Aliette de Bodard is joining us today with her novel The House of Shattered Wings. Here’s the publisher’s description:
In the late twentieth century, the streets of Paris are lined with haunted ruins, the aftermath of a Great War between arcane powers. The Grand Magasins have been reduced to piles of debris, Notre-Dame is a burnt-out shell, and the Seine has turned black with ashes and rubble and the remnants of the spells that tore the city apart. But those that survived still retain their irrepressible appetite for novelty and distraction, and The Great Houses still vie for dominion over France’s once grand capital.
Once the most powerful and formidable, House Silverspires now lies in disarray. Its magic is ailing; its founder, Morningstar, has been missing for decades; and now something from the shadows stalks its people inside their very own walls.
Within the House, three very different people must come together: a naive but powerful Fallen angel; an alchemist with a self-destructive addiction; and a resentful young man wielding spells of unknown origin. They may be Silverspires’ salvation—or the architects of its last, irreversible fall. And if Silverspires falls, so may the city itself.
What’s Aliette’s favorite bit?
ALIETTE DE BODARD
My favourite bit of The House of Shattered Wings is Lucifer Morningstar.
The House of Shattered Wings is set in an alternate version of Paris which was devastated by a magical war in 1914, and where magic is the province of Fallen angels and their favourites. Naturally, any such book would need their own version of Lucifer!
The proto-version of The House of Shattered Wings was a novelette set in the fictional city of Silverspires, and had a first version of Morningstar as an elderly angel sitting in a former church and seldom moving from it (owing, I suspect, a big debt to the angel Islington in Neil Gaiman’s Neverwhere, a villain with whom I’ve long been fascinated). He was also rich, knowledgeable, and desperate to return to Heaven, or to catch any glimpse of it–and would pay any price for that.
When the novelette became a novel, I was… not entirely satisfied with this version of Morningstar, which seemed to me to be lacking both in sulphurous seductiveness and in badass levels–we are talking about someone who led a rebellion in Heaven, so he had to be memorable. I drew on other things I’d read and watched with Lucifer and/or Fallen angels in them (the Devils in Elizabeth Bear’s Promethean Age series, Lucifer the Sandman, Akio in Utena), and completely rethought the character.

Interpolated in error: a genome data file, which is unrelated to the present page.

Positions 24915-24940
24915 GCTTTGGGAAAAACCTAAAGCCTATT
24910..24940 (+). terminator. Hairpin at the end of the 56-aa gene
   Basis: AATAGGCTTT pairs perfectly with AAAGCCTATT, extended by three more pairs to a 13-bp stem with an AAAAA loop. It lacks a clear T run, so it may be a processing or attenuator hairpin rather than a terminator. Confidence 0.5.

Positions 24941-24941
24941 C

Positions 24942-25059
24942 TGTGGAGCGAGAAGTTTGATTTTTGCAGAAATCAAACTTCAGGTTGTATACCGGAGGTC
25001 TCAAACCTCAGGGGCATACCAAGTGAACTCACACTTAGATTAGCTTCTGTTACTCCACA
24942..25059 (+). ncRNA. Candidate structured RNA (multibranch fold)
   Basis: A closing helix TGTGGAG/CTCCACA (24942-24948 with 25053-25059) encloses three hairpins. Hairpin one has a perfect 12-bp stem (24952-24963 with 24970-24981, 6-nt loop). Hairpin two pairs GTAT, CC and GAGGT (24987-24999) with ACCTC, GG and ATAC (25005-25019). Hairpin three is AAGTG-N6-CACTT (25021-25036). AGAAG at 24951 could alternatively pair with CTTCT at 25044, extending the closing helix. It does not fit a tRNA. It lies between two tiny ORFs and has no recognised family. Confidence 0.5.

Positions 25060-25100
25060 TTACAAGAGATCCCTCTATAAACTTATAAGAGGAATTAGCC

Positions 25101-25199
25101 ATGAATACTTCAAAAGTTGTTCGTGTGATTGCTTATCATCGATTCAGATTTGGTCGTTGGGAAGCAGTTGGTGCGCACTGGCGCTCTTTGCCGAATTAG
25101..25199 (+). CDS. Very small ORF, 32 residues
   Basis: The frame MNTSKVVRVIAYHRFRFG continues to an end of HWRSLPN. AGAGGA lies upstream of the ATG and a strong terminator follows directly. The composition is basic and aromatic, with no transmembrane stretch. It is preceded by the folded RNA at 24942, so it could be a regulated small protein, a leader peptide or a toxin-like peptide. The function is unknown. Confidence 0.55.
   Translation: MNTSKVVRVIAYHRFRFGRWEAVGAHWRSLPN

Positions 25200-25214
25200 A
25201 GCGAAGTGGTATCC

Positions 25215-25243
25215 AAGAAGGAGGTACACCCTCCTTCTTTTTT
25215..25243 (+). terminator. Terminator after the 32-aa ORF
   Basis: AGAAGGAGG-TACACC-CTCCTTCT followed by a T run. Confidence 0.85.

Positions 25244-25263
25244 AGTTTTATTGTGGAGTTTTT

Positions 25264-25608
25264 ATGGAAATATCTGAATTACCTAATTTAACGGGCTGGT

The ruined church stayed, and became the ruins of Notre-Dame–for, if you’re the oldest and most powerful Fallen in existence, where else are you going to make your home, but at the religious centre of Paris, on an island close to the very centre of the city? I ditched the “seldom moving from it” because it made my plot needlessly complicated. My new Morningstar was the founder of Silverspires, the oldest House in Paris: a powerful magical faction and a place of safety for hundreds of souls. He was fair-haired, arrogant and possessed of an effortless magical aura that drew people to him.
And, to materialise this arrogance, I gave him wings.
I really love the wings–they’re my favourite bit of this favourite bit. In this universe, Fallen angels lose their wings when they fall from Heaven (or rather, the wings are burnt away and mangled irretrievably when they hit the ground). But Morningstar made himself metal, serrated wings: both a matter-of-fact statement that he didn’t care where he stood with regards to Heaven, and a wickedly efficient weapon that he wielded in battle.
Naturally, a character like that is going to distort the plot whenever he runs close to it. And, having set most of my action and most of my characters in House Silverspires, I needed them to be vulnerable if I wanted a plot. This required me to either give them a threat that would be stronger than Morningstar; or to do something a little different.
Yeah, that’s right. Having made this wonderful, powerful, arrogant character, I proceeded to get rid of him.
As the book opens, Morningstar has been missing for more than twenty years. The House he founded has attempted to go on as best as they can, but they have been steadily losing power and influence, and even the magical protections Morningstar left them have been slowly ebbing away. This would not be a great place to be even in the best circumstances; but you can always rely on a character to accidentally set off a major curse on the House…
Of course, missing doesn’t mean completely absent from the narration–he looms large in the life of some characters: Selene, his successor as head of House Silverspires, was his student and is still trying to fill in for him; and Philippe, a Vietnamese immigrant with magical abilities of his own, is able to see him in visions. In both cases they’re very interesting scenes to write, where I can play on the intersection of awe and terror that such a character would generate, and show off the contrast between my characters and Morningstar.
All in all, I’m really glad I redesigned the character–he made for such a fun experience writing him!
Aliette de Bodard lives and works in Paris, where she has a day job as a System Engineer. In her increasingly rare spare time (between the day job and wrangling a young toddler), she writes speculative fiction. She has won two Nebula Awards, a Locus Award and a British Science Fiction Association Award. Her novel, The House of Shattered Wings, is set in a turn-of-the-century Paris devastated by a magical war and features Fallen angels, alchemists, witches, a Vietnamese ex-Immortal with a grudge, and entirely too many dead bodies! It’s out August 18th from Roc Books in the US and August 20thfrom Gollancz in the UK. Visit http://www.aliettedebodard.com for more information.